Tungsten Cathode, no Welding Required

For posts specifically relating to fusor design, construction, and operation.
Jon Rosenstiel
Posts: 1370
Joined: Thu Jun 28, 2001 5:30 am
Real name: Jon Rosenstiel
Location: Southern California

Tungsten Cathode, no Welding Required

Post by Jon Rosenstiel » Fri Sep 10, 2004 5:10 am

The photos below should give a pretty good idea of the process.

I used 0.026" diameter tungsten wire from Small Parts Inc. (Part# TW-026-60) This particular wire was amazingly ductile for tungsten wire. I also attempted to make a grid using 0.022" wire but it was much too brittle. As the saying goes, "your mileage may vary".

The tubing is 7 gauge thin wall 304 stainless steel hypodermic tubing from Small Parts also. (Part #HTX-07T) My HV feedthrough stalk has an OD of 0.156" and the 7 gauge tubing has an ID of 0.160". Produces a nice friction fit.

I cut the slots in the end of the ss tubing using a thin cutoff wheel in my Dremel tool.

There was no difference in performance (neutron count) compared to the more traditional 5 circle grids I had been using.

This grid will take some punishment. I've run my fusor at over 1kW input for 3 to 4 minutes at a time. And she ran exceptionally stable!

Jon Rosenstiel

Edit: As the photo here was lost, I have taken the liberty of substituting a diagram of the construction. If Jon has this image as a photo he can insert it to back up the diagram or contact me to edit it in.
I have done this to make the fine grid idea of Jon's retain a visual aspect for other to see how it is done.
Richard Hull 11/29/19

[attachment=0]Tungsten Cathode.jpg[/attachment]
Attachments
Tungsten Cathode.jpg
Tungsten Cathode.jpg (74.99 KiB) Viewed 16 times
Grid diagram.jpg

Q
Posts: 200
Joined: Mon Jan 12, 2004 10:45 pm
Real name:

Re: Tungsten Cathode, no Welding Required

Post by Q » Fri Sep 10, 2004 9:10 am

what a neat grid idea! and so simple too.

Q

Starfire
Posts: 1482
Joined: Wed Oct 24, 2001 6:14 pm
Real name:

Re: Tungsten Cathode, no Welding Required

Post by Starfire » Fri Sep 10, 2004 12:14 pm

Thanks & congrats. Jon - miniaturisation indeed, this must be the smallest grid ever made - and punches a Kilowatt. These photos should be archieved. ( what are you like at watchmaking? :)

User avatar
Adam Szendrey
Posts: 1333
Joined: Fri Mar 29, 2002 10:36 pm
Real name: Adam Szendrey
Location: Budapest, Hungary

Re: Tungsten Cathode, no Welding Required

Post by Adam Szendrey » Fri Sep 10, 2004 1:04 pm

A great idea! Thanks Jon!

Adam

User avatar
Richard Hull
Moderator
Posts: 11630
Joined: Fri Jun 15, 2001 1:44 pm
Real name: Richard Hull

Re: Tungsten Cathode, no Welding Required

Post by Richard Hull » Fri Sep 10, 2004 1:47 pm

This is how some of the grids were made by Miley's group. (they have built many systems, by many grad students, over the last 20 years.

Some were also assembled by bundling the long stems, as well, instead of the tube held method.

The other grids, (cross ways) can be attached by binding with 1mil or similarly fine W wire.

Good work Jon. Tungsten will have the same cleanup issues as Ta, but have the edge on the melting point.

I might try my hand at this method. at some point and it might just be NOW as my current grid system is faulty. I don't know if I will have time to implement a lot of stuff for fusor IV before the bash, but I am moving on some of them.

Richard Hull
Progress may have been a good thing once, but it just went on too long. - Yogi Berra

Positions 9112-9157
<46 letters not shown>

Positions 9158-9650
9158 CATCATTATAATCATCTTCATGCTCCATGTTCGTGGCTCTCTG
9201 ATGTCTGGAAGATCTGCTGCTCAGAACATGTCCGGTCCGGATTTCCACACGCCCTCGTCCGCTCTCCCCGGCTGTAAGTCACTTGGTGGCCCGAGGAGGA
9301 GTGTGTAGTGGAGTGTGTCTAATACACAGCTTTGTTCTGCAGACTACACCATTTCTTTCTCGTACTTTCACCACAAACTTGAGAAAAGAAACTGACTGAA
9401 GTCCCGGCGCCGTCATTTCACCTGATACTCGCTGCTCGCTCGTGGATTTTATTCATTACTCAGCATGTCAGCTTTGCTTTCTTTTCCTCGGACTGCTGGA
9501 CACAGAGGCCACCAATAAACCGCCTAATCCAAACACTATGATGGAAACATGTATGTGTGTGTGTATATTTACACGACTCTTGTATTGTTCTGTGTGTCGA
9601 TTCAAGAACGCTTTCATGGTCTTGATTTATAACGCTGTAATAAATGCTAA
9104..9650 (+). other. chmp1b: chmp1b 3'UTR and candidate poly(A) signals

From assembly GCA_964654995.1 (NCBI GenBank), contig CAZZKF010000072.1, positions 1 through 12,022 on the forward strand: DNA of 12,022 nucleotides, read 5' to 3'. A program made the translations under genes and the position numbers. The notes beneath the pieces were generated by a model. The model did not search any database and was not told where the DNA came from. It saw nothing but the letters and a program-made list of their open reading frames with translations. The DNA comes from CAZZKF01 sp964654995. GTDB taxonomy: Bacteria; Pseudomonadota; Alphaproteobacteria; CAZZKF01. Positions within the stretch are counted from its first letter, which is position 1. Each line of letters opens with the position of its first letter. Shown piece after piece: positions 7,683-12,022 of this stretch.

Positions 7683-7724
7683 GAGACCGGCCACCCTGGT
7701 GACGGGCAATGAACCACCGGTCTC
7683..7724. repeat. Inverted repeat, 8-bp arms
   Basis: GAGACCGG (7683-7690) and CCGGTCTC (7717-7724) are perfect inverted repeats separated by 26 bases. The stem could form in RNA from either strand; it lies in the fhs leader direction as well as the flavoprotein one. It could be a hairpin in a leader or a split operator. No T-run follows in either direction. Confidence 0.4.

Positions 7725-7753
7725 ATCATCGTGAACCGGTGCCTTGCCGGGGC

Fusion is the energy of the future....and it always will be
Retired now...Doing only what I want and not what I should...every day is a saturday.

Starfire
Posts: 1482
Joined: Wed Oct 24, 2001 6:14 pm
Real name:

Re: Tungsten Cathode, no Welding Required

Post by Starfire » Fri Sep 10, 2004 2:05 pm

I like the tie-down - photo 3

Jon Rosenstiel
Posts: 1370
Joined: Thu Jun 28, 2001 5:30 am
Real name: Jon Rosenstiel
Location: Southern California

Re: Tungsten Cathode, no Welding Required

Post by Jon Rosenstiel » Fri Sep 10, 2004 2:32 pm

John,

The grid isn't as small as it appears in the photos. I think what may have thrown you off are the 3, nested, alumina tubes in pic #5. The OD of the outermost tube is 3/4" (19mm).

The grid is about 1.3" in diameter. (33mm). That makes it about a 5:1 ratio to the 6" ID of the outer shell.

I should have included something in the photos to indicate perspective.

Jon Rosenstiel

User avatar
Brian McDermott
Posts: 682
Joined: Wed May 28, 2003 10:28 pm
Real name:

Re: Tungsten Cathode, no Welding Required

Post by Brian McDermott » Fri Sep 10, 2004 2:47 pm

Is that the same grid shown in your recent "supernova" post to Images du Jour?

Is there any advantage to having the crosswise rings on the grid as opposed to simply the setup shown in the photos?

User avatar
Richard Hull
Moderator
Posts: 11630
Joined: Fri Jun 15, 2001 1:44 pm
Real name: Richard Hull

Re: Tungsten Cathode, no Welding Required

Post by Richard Hull » Fri Sep 10, 2004 3:05 pm

I wouldn't image the cross links are critical provided enough vertical circles are used to fool the e-field into thinking it is a perfect sphere. It is sad that the better the transparency is, the worse the field uniformity is. There is a point, however, where the field is virtually perfect and yet the grid is still relatively, ion transparent.

Richard Hull
Progress may have been a good thing once, but it just went on too long. - Yogi Berra
Fusion is the energy of the future....and it always will be
Retired now...Doing only what I want and not what I should...every day is a saturday.

Jon Rosenstiel
Posts: 1370
Joined: Thu Jun 28, 2001 5:30 am
Real name: Jon Rosenstiel
Location: Southern California

Re: Tungsten Cathode, no Welding Required

Post by Jon Rosenstiel » Fri Sep 10, 2004 3:27 pm

Brian,
It's not the exact same grid as in the supernova photo, but is of the same construction and size.

Jon Rosenstiel

Post Reply